In Yiddish, farshidn means “miscellaneous” or “various.” Instead of creating yet another blog to go with the ones shown in the links below, “THIS & THAT” will appear now and then in The Ho-Ho-Kus Cogitator blog.
The topics covered will be as various and sundry as whatever seems fitting at the moment, and at this moment “elderly” seems like an apropos start, as you will read below.
WHO ARE YOU
According to Merriam Webster’s dictionary, “Elderly” is defined as “being old, or rather old, past middle age.”
The World Health Organization’s definition differs a bit, to read, “Most developed world countries have accepted the chronological age of 65 years as a definition of 'elderly' or older person.”
In Rhode Island public agencies, elderly officially begins at 60. In Hawaii, it arrives at 55. On a national note, the IRS Tax Counseling for the Elderly program offers free tax advice to anyone 60 or older.
A New York Times story called a 69-year-old woman elderly, and a story in the September 23 San Jose Mercury News, described the tragic death of a woman who was killed when a car crashed into the club while she was working out. The story said, “She died at the hands of an elderly driver.”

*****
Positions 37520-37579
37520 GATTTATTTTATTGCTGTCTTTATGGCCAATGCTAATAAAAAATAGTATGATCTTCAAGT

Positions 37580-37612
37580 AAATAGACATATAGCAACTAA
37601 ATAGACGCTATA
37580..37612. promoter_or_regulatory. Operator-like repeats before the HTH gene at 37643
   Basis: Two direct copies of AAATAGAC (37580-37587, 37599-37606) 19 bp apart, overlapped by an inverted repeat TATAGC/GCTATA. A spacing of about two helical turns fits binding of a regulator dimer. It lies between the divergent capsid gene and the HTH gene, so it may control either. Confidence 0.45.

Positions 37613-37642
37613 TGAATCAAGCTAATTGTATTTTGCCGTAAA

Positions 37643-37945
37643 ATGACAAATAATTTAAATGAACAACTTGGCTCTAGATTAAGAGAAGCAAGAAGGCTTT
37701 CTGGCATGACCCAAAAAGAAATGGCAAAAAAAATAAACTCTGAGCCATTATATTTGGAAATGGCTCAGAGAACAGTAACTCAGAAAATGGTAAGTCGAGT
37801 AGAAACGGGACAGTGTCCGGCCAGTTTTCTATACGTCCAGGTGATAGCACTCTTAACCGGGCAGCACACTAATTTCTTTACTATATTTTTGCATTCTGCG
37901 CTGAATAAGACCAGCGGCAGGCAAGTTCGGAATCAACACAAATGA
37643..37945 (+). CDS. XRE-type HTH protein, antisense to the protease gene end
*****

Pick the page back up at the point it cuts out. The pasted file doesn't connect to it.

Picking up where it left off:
It turns out that the woman driving her Mercedes Benz ML350 was 80-years-old, and was afflicted with “pedal confusion.” This is a disease of the elderly when they hit the accelerator pedal instead of the brake.
This should not be mistaken for “pedaling intrusion,” when younger bicyclists deliberately ignore red lights and cross traffic, as they exuberantly rush down main thoroughfares without a care, and without really caring.
The trio of younger, male Mercury News reporters added reference to three other “pedal confusion” stories to make readers aware that anyone over eighty should be considered armed and dangerous, while driving a car.
When I was fifty and teaching journalism classes at a major urban university, I would send my students out to observe and describe people they saw. One teen-aged student read her observations which included, “An elderly man sat on a bus stop bench, reading his newspaper as cars whizzed by.”
I asked her how old the elderly man appeared to be, and she quickly replied “Forty.” I bent my body and answered her response with a raspy reply, “Well, daughter. I must be ready for the old age home, since I am a very elderly fifty years of age.”
Today, I am faced with the realization that I will soon be far beyond middle age when I turn eighty in January. Elderly?
Who are you calling elderly?
Find my recent and semi-regular writings here on the new Ho-Ho-Kus Cogitator blog, and there are current essays here, on What I Have to Stay.
You can also find earlier writings here on the original Ho-Ho-Kus Cogitator blog,
and other writings here on the Huffington Post.
If you like, add bookmarks for these writings.
When you want to relax, try the calming exercise movements while learning Yiddish, found in his book The Oy Way — Following the Path of Most Resistance, by going here. Then click on YOU TUBE on the left side, and you will begin to find di zakhtkayt — tranquility.